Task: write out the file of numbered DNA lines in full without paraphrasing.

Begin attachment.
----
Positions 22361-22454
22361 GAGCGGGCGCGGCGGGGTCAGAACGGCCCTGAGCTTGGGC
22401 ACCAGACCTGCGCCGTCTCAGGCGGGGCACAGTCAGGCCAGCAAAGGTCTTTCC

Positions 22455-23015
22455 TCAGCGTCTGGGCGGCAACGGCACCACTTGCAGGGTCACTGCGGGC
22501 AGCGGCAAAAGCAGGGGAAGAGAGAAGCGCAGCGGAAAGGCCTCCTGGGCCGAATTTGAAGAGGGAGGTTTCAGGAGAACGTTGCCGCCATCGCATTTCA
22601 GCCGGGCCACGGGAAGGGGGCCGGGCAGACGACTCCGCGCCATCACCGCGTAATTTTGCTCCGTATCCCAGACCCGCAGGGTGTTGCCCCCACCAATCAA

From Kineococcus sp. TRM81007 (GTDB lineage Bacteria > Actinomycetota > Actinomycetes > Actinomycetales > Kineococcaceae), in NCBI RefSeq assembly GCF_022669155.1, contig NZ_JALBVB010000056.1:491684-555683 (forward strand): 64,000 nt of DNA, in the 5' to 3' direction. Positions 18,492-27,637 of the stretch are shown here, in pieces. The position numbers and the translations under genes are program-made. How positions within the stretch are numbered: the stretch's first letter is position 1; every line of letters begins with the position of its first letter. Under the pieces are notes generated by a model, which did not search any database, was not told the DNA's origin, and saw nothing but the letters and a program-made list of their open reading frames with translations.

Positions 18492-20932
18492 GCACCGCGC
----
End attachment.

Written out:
Positions 22361-22454
22361 GAGCGGGCGCGGCGGGGTCAGAACGGCCCTGAGCTTGGGC
22401 ACCAGACCTGCGCCGTCTCAGGCGGGGCACAGTCAGGCCAGCAAAGGTCTTTCC

Positions 22455-23015
22455 TCAGCGTCTGGGCGGCAACGGCACCACTTGCAGGGTCACTGCGGGC
22501 AGCGGCAAAAGCAGGGGAAGAGAGAAGCGCAGCGGAAAGGCCTCCTGGGCCGAATTTGAAGAGGGAGGTTTCAGGAGAACGTTGCCGCCATCGCATTTCA
22601 GCCGGGCCACGGGAAGGGGGCCGGGCAGACGACTCCGCGCCATCACCGCGTAATTTTGCTCCGTATCCCAGACCCGCAGGGTGTTGCCCCCACCAATCAA

From Kineococcus sp. TRM81007 (GTDB lineage Bacteria > Actinomycetota > Actinomycetes > Actinomycetales > Kineococcaceae), in NCBI RefSeq assembly GCF_022669155.1, contig NZ_JALBVB010000056.1:491684-555683 (forward strand): 64,000 nt of DNA, in the 5' to 3' direction. Positions 18,492-27,637 of the stretch are shown here, in pieces. The position numbers and the translations under genes are program-made. How positions within the stretch are numbered: the stretch's first letter is position 1; every line of letters begins with the position of its first letter. Under the pieces are notes generated by a model, which did not search any database, was not told the DNA's origin, and saw nothing but the letters and a program-made list of their open reading frames with translations.

Positions 18492-20932
18492 GCACCGCGC